“First of all, um…I don’t even know who you’re talking about. Is it the guy from Panera?”

“Yeah, that’s what he said.”

“Well, no, we’re not dating. I don’t even know his name.”

Farrah squealed. “Does that mean I can have him?”

“Don’t you have a boyfriend?”

“Who Rich? I’d dump him in a second for this guy.”

“I think he’s a little old for you,” Naomi said, stalling. She did not want to have a second confrontation with this man today.

“I turn twenty next month,” Farrah said defensively. “He’s probably only a few years older than me.”

“Right, well…if he’s interested, you’re welcome to him,” she replied, heaving herself out of her chair.

Sure enough, she glimpsed Panera Guy towering over the displays in the front of the store. Steeling herself, she put on what she hoped was a friendly and not-at-all-terrified expression and went to greet him.

“Hi…again,” she said.

“Hey,” he said, smiling like he was meeting up with an old friend. “Sorry to crowd you. I just felt weird about the way we left things. Thought I could come over to apologize and introduce myself.”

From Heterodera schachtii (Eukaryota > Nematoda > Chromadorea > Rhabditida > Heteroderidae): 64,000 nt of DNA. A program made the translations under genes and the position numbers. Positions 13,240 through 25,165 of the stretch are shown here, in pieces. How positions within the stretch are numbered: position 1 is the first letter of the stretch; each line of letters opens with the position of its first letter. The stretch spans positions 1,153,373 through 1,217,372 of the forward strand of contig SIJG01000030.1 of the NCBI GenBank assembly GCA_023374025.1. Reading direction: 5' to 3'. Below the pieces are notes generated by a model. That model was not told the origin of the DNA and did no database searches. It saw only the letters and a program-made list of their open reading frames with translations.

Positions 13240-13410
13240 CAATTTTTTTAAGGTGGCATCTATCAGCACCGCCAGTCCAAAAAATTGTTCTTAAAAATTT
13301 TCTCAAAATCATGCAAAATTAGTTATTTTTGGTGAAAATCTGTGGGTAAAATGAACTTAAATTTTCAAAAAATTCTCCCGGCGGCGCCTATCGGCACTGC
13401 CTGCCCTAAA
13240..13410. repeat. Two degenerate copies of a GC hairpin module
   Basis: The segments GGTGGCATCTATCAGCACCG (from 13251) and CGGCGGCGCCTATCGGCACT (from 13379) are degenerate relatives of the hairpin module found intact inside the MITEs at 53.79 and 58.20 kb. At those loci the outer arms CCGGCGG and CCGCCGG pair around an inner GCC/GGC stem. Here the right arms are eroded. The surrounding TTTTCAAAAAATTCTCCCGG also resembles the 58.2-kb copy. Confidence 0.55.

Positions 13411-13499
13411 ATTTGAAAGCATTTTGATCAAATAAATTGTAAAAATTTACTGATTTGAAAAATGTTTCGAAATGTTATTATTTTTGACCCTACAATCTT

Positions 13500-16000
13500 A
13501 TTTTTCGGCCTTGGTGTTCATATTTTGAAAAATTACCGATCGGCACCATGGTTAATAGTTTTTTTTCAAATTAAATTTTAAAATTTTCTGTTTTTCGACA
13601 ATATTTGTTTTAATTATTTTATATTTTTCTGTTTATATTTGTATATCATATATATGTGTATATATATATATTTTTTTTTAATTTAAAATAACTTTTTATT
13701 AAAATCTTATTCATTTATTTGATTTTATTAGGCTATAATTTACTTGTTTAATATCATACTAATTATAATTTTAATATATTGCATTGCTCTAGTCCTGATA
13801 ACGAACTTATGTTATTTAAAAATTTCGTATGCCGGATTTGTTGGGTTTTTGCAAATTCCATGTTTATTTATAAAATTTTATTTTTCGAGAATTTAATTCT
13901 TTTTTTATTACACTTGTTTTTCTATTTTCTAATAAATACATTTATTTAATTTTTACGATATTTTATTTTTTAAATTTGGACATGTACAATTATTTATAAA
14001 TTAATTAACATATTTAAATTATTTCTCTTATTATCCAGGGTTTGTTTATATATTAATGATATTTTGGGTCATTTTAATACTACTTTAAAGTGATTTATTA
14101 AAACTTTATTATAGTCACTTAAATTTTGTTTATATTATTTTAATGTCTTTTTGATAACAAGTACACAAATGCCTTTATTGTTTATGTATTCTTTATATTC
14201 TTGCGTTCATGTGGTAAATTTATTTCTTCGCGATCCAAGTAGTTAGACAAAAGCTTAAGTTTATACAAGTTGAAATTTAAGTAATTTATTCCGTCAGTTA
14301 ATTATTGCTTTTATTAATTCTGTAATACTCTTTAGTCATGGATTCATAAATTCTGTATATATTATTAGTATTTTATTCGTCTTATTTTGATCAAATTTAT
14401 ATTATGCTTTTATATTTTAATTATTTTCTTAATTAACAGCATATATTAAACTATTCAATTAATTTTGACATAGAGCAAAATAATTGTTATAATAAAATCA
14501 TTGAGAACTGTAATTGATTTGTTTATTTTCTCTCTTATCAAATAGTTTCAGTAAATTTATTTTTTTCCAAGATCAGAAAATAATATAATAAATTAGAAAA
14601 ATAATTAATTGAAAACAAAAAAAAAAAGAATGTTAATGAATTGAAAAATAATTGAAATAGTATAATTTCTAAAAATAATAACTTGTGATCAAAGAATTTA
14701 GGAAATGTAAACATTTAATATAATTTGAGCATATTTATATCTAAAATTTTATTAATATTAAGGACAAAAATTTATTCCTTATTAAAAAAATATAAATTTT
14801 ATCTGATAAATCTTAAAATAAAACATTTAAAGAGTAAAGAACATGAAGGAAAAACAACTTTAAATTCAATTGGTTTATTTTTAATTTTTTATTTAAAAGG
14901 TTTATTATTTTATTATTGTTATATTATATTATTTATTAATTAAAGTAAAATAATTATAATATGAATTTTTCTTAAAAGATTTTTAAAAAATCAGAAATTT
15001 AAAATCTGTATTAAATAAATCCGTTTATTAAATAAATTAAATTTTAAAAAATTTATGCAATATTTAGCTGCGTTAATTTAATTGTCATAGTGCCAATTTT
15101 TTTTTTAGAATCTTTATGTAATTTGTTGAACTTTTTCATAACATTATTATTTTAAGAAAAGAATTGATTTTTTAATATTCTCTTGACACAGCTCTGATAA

He held out his hand. “My name’s Kai.”

She shook with him, feeling the roughness of his skin. It didn’t shock her. Jewelry making had left its fair share of calluses on her own hands.

“Naomi,” she said.

“Nice to meet you, Naomi. Do you mind if I look around? Not at the dresses, but maybe the jewelry?”

“Sure. All the jewelry is at the back of the store. We have a small collection of rings and necklaces just for men. Farrah can help you if you need anything.”

She gestured to Farrah, who was hovering conspicuously close to them, then beat a hasty retreat to the office.

When she’d first started out, she hadn’t concentrated on making any jewelry for men. She hadn’t thought there would be a market for it, but after the store gained popularity, she started receiving a lot of requests. Men came in shopping for themselves, or women came in insisting that they wanted to find matching sets of jewelry for themselves and their boyfriends. So she had made a point of designing a small, male-oriented collection. It turned out to be a good move. She sold several pieces from the men’s collection every week, and it was easy to keep stocked, as men’s jewelry tended to be simpler.